BUDAPEST, Dec. 3 (Xinhua) -- After 20 months of battle with the Hungarian government, the Central European University (CEU) has announced to leave Budapest and will have its U.S.-accredited programs transferred to Vienna, the capital of Austria, from September 2019, according to its president here on Monday.
"CEU has been forced out. This is unprecedented. A U.S. institution has been driven out of a country that is a NATO ally. A European institution has been ousted from a member state of the EU," CEU President and Rector Michael Ignatieff said at an press conference.
"Because Hungary's Lex CEU forbids (CEU) to accept new students after Jan. 1, 2019, CEU is forced to announce today that it will launch all U.S.-accredited degree programs in Vienna in September 2019," said Ignatieff.
In April 2017, the Hungarian government re-regulated foreign institutes of higher education operating in the country. The new law required an international treaty with the government of the home country of a university operating in Hungary.
Foreign universities are accordingly also required to have campus in both Hungary and their home country. That is why the CEU launched activities in the campus of the Bard College, New York.
Hungarian Prime Minister Viktor Orban said several times that the future of CEU depended on talks and an accord between the American and Hungarian governments.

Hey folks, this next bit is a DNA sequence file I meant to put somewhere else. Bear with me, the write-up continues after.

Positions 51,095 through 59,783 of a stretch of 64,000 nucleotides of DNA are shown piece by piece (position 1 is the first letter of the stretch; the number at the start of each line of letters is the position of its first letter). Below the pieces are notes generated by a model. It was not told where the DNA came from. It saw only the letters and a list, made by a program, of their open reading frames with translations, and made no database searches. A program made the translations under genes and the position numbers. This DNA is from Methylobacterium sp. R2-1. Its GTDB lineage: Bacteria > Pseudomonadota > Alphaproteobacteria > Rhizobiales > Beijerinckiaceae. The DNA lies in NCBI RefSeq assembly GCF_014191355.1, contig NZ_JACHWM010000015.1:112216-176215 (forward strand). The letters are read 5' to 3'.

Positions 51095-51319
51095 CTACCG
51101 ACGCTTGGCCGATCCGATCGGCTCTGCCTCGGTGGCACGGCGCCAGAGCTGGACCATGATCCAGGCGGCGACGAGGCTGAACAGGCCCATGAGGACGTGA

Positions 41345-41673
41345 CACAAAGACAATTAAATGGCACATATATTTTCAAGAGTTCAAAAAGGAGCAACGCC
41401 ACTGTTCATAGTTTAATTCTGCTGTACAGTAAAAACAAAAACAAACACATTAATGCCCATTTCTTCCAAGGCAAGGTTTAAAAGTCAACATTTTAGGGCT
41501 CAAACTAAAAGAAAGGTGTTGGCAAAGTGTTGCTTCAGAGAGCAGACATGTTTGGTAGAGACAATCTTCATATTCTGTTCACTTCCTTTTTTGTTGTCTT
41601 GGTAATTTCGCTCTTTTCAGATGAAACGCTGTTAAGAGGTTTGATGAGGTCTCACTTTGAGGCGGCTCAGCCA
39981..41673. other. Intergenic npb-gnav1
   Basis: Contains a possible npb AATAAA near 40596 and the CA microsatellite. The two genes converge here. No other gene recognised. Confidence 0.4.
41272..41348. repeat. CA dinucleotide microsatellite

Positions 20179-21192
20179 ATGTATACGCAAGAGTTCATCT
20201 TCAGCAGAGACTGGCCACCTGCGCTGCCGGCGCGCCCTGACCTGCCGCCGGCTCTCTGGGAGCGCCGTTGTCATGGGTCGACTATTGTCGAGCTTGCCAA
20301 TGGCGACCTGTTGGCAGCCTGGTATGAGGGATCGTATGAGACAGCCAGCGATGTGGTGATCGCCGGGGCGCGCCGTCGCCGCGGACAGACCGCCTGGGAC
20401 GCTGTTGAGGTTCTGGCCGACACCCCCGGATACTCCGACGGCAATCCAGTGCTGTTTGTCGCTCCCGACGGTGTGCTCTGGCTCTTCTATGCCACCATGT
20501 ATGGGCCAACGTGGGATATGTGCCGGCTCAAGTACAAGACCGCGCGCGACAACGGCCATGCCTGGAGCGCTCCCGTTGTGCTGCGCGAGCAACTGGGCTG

Ignatieff has repeatedly said the bill was aimed directly against CEU, and started preparations in the summer to move the headquarters of the University from Budapest to Vienna in case of a lack of agreement with the Hungarian side.
A few weeks ago, CEU announced that if the Hungarian government refused to sign the agreement by Dec. 1, they would be forced to move to Vienna.
On November 20, the Hungarian government gave an explanation on why it was reluctant to sign the accord necessary for the institution to lawfully continue its operations in Hungary.
"The Hungarian law requires foreign universities operating in Hungary to have campus in both Hungary and their home country," Peter Szijjarto, Minister of Foreign Affairs and Trade said.
"In the case of the CEU, for the time being, we do not see it as proven by ourselves," he added.
CEU was founded in 1991 by Hungarian-born American billionaire George Soros, a political adversary of Hungarian Prime Minister Viktor Orban, who accused him of orchestrating the migration influx of migrants from the Middle East and Africa to Europe.